“Please, Mr. Postman.” “Love Letters in the Sand.” “Letters, we get letters. We get stacks and stacks of letters.” “Take a Letter, Maria.” Depending on your age, one, if not all of these song titles, will trigger a memory.
I can’t explain why, but I have always written letters. Most people don’t now a days, which I think is sad.
Texts are quick and efficient, but other than confirming a lunch date, there’s little substance to most. And texts can get you into trouble. Ask the college football coach who texted extensively with a woman, not his wife, and was naïve enough to think that his texts were untraceable. Granted, I don’t know why, but it seems to me if you’re not doing anything wrong in the cyber world (Tom Brady), you’d be happy to turn your phone over to authorities.
Emails are equally damaging and totally unappealing. I don’t think I’ve ever heard anyone say, “Check out this email from my lover. Isn’t it amazing?”
But you may say, letters take time. True, but not as much as you may think. I have a collection of notecards with different themes (artists’ work, floral arrangements, street scenes, etc.) printed on quality paper that can relay a message as short (write on one side and larger than normal) or as long (write a brief salutation and insert a folded, typed paper that expounds on your thoughts) as you like.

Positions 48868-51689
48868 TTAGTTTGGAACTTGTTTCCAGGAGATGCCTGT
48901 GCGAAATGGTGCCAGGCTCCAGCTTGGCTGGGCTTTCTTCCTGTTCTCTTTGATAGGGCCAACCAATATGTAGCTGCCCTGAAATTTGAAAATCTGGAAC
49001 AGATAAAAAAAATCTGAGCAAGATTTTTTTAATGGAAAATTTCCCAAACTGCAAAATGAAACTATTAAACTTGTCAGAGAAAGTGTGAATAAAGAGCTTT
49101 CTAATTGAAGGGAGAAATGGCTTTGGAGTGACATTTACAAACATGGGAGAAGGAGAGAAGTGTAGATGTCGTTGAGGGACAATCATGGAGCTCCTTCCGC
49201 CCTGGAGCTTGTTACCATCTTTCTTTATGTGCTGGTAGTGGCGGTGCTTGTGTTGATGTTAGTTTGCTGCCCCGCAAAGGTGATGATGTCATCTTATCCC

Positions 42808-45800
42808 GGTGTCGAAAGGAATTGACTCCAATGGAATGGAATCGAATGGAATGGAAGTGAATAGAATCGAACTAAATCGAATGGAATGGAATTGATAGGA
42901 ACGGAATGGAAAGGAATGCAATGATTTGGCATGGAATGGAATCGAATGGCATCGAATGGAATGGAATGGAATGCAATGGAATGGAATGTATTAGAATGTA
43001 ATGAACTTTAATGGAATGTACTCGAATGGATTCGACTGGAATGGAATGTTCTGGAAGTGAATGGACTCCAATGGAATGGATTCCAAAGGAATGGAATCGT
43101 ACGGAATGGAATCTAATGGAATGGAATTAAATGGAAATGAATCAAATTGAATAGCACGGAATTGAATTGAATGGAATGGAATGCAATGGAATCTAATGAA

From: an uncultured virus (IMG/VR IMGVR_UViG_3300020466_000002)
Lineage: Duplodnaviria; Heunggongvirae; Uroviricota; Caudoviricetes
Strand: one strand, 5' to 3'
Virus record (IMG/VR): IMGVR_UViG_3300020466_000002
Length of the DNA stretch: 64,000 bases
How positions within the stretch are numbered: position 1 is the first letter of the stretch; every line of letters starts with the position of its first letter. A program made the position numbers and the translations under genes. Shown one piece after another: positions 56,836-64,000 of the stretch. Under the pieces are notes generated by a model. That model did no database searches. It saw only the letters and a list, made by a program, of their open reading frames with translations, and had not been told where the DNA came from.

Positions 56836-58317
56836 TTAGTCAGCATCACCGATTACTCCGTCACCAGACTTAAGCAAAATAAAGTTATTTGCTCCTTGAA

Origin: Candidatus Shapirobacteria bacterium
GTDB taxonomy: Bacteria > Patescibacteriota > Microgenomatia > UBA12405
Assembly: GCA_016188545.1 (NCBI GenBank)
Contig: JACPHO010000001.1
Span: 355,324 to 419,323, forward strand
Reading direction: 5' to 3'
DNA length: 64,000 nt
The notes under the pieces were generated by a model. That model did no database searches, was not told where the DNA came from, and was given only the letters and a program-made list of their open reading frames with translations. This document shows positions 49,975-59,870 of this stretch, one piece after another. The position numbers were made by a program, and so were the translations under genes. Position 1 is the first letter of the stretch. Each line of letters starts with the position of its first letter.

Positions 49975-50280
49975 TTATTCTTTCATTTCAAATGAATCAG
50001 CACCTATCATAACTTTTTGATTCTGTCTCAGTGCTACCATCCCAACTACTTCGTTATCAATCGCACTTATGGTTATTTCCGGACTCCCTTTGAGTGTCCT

We all tire of going to the mailbox only to retrieve endless catalogs, sales flyers, and bills from companies that have yet to offer autopay. Then, voila, you find a surprise epistle in the mail! Handwriting that may not be recognizable by the address, but instantly brings a smile when opened; a relative who reaches out just to say “hello,” a close friend who offers condolences for the loss of a family pet, maybe just an acquaintance who saw a post on Facebook about your recent medical challenge and takes the time to do more than “click” an emoji.
Two happenings in my life contributed to my love of letters.
From the time she was born until she moved to Illinois with her mother at age five, my young niece, Judith (and her mother) lived with my parents, my brother, and me. I was twenty at the time and basked in the role of Auntie Mame! For the next twenty years we corresponded by letter. Of course, we talked on the phone, but those conversations are forgotten. When she became an adult and was living miles away, I gathered all the letters she had written me (the early ones were in crayon) and gave the memories to Judith in a wooden box.
My mother suffered a long hospitalization when we lived in different states. Telephoning long distance back in the day was expensive (this was before everyone had a phone in their pockets) and it was impossible for me to know if she was physically able to talk on the phone. I wrote her cards and short letters several times a week so she would have something to look forward to. That was in 1970. While going through a forgotten box of photos in the garage recently, I found not only the letters I had sent to her, but several notes she had sent to me tucked away in the box. Seeing her handwriting, feeling the texture of the stationary recreated a connection that is impossible to replicate in a text.
I have no illusions that there will be a mad rush to return to letter writing, but I’ll keep doing it just because.
One last song. “Gimme a ticket for an aeroplane Ain’t got time to take a fast train
Lonely days are gone, I’m a-goin’ home My baby, just wrote me a letter”